Paschal Chukwuemeka, Abuja
The Civil Society Legislative Advocacy for Centre (CISLAC) on Thursday says the absence of a law backing the present administration’s whistleblowing policy is a huge setback to Nigeria’s criminal justice system.
Executive Director of CISLAC, Auwal Ibrahim Musa, while addressing the press, said times abound when people are willing to offer valuable information but are afraid of being victimized if they speak out.
“The absence of a law on whistle blowing is a setback in Nigeria’s criminal justice system.
“We have scenarios where individuals with valuable information are scared to speak out for fear of being intimidated” Musa said.
He therefore calls on the National Assembly to fast track the passage of the whistle blower legislation before it to ensure the protection of whistle-blowers.
“We are aware the Ministry of Finance has developed a whistle blower policy which is commendable” Musa said.
However, the policy he says “is just suited for the recovery of stolen funds”.
He urges the Nigerian institutions to emulate the Ministry of Finance by creating institutional whistle blower policies that will suit their respective institutions and ensure victim’s protection.
The culture of obedience and secrecy AC CNN riding to him, “needs to be challenged and this can be done by having internal policies that will enable safe and legal way of bringing complaints outside the hierarchy.
The conference preceded a workshop organised by CISLAC on criminal justice system (CRMJUST) in Nigeria.
He says the CRIMJUST project aims at strengthening institutional integrity of the Nigerian Police, the National Drug Law Enforcement and Agency (NDLEA), and the Federal High Court.
Meanwhile, CISLAC has called for an increased budgetary funding for the Nigerian Police, the National Drug Law Enforcement and Agency (NDLEA), and the Federal High Court.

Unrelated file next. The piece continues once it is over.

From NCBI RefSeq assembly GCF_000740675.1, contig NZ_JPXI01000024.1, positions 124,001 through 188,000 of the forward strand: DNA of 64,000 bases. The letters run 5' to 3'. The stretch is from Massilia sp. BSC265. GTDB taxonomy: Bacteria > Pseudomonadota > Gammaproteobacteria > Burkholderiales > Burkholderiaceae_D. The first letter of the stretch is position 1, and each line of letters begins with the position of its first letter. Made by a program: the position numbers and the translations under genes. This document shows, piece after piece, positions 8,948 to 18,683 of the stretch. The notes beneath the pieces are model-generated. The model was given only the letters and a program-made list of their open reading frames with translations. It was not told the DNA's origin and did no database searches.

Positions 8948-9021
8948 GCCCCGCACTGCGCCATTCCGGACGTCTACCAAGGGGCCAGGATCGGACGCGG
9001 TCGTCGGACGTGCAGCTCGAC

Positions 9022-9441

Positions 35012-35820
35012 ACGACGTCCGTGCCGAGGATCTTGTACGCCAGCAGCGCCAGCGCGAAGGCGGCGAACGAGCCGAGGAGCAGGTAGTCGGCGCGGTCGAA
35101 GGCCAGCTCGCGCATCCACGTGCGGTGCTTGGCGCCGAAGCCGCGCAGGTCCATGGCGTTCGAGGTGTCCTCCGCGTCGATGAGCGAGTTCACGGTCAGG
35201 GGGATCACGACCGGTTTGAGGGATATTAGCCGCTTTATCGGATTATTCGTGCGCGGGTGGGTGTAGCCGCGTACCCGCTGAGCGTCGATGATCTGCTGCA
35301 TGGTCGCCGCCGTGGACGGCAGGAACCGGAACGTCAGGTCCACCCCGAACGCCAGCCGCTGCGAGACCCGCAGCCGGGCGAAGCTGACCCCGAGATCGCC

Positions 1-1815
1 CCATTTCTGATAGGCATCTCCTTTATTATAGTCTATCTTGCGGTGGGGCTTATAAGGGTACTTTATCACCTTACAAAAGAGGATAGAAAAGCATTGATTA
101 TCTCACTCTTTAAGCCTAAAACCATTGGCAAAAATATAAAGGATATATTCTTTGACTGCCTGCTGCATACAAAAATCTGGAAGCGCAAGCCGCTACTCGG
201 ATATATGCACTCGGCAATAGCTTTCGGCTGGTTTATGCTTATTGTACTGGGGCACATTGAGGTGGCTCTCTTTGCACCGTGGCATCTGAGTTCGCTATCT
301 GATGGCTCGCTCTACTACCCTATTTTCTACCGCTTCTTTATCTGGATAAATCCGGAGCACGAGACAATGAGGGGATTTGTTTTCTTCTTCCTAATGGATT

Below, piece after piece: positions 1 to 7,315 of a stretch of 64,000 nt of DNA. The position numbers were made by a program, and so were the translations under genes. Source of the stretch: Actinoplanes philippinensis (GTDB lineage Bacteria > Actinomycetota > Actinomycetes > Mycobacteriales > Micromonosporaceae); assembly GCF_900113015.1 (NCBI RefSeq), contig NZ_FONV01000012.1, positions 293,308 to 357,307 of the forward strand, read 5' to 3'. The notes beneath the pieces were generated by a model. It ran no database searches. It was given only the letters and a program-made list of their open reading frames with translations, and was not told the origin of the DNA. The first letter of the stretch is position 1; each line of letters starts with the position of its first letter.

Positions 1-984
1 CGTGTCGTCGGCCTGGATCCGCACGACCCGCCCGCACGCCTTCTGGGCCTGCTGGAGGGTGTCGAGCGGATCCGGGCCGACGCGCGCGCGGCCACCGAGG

CISLAC opines that increasing the funding of these institutiontions will go a long way in helping them to perform optimally.
CISLAC notes that the institutions are “under resourced to carry out their mandate” as a result of “lack of political will to effectively change the status quo”.
“The lack of adequate resources for institutions especially those in the criminal justice system is a sad reality.
“We now have agencies relying on foreign aid for substantial amounts to carry out their activities. In the last three years, there has been a decline in the budget of the NDLEA.
“For example in 2015, the budget of the agency was 0.20% of the National Budget around NGN 9 billion, 0.14% in 2016” around NGN 8.5 billion and 0.12%, around NGN 9 billion in 2017.
“With about 5,000 officials, this budget is not sufficient for the agency and its various commands” Musa said.
More so, he says there has been a decline in the budget of the police force in the last three years.
According to the Executive Director, “In 2015, the budget of the police was 7.16% of the national budget. This budget is grossly inadequate to purchase basic equipment talk less of modern equipment for a force of about 370,000 personnel.
“From the World Internal Security & Police Index released in 2017 there are 219 police officers and men for every 100,000 Nigerians, which is well below both the Index median of 300, and the sub-Saharan Africa region average of 268.
“The report noted that this limits the capacity of the force to measure up to its law and order mandate” he stated.
As regards the judiciary, CISLAC says in 2015, the budgetary allocation was 73 billion representing 1.62% of the national budget while there was a decline in 2016 as the budgetary allocation dropped to 70 billion 1.15% of the national budget.
Though there was an increase in the budgetary allocation to the judiciary in 2017, which amounted to 100billion, Musa said, it was still insufficient for effective and efficient administration of justice.
He expressed dismay that despite these amounts being budgeted, most times not all appropriated funds are released, and especially for the Nigerian Police and the NDLEA that are not in the first line charge.
“Prompt payment of the complete salaries and allowances of police officers is very essential. Law enforcement agents should not be forced to the street to protest for the payment of their salaries and allowances” the CISLAC boss said.
He therefore called for the publication of budgets and expenditure by the Judiciary to pave way not just for public scrutiny, but also to enable the public pressurize for its increase.
Musa called on all these government institutions not to perceive or view CSOs, the media and non-state actors as enemies or threats but as partners who are only striving to give support to those institutions and ensuring an effective criminal justice system.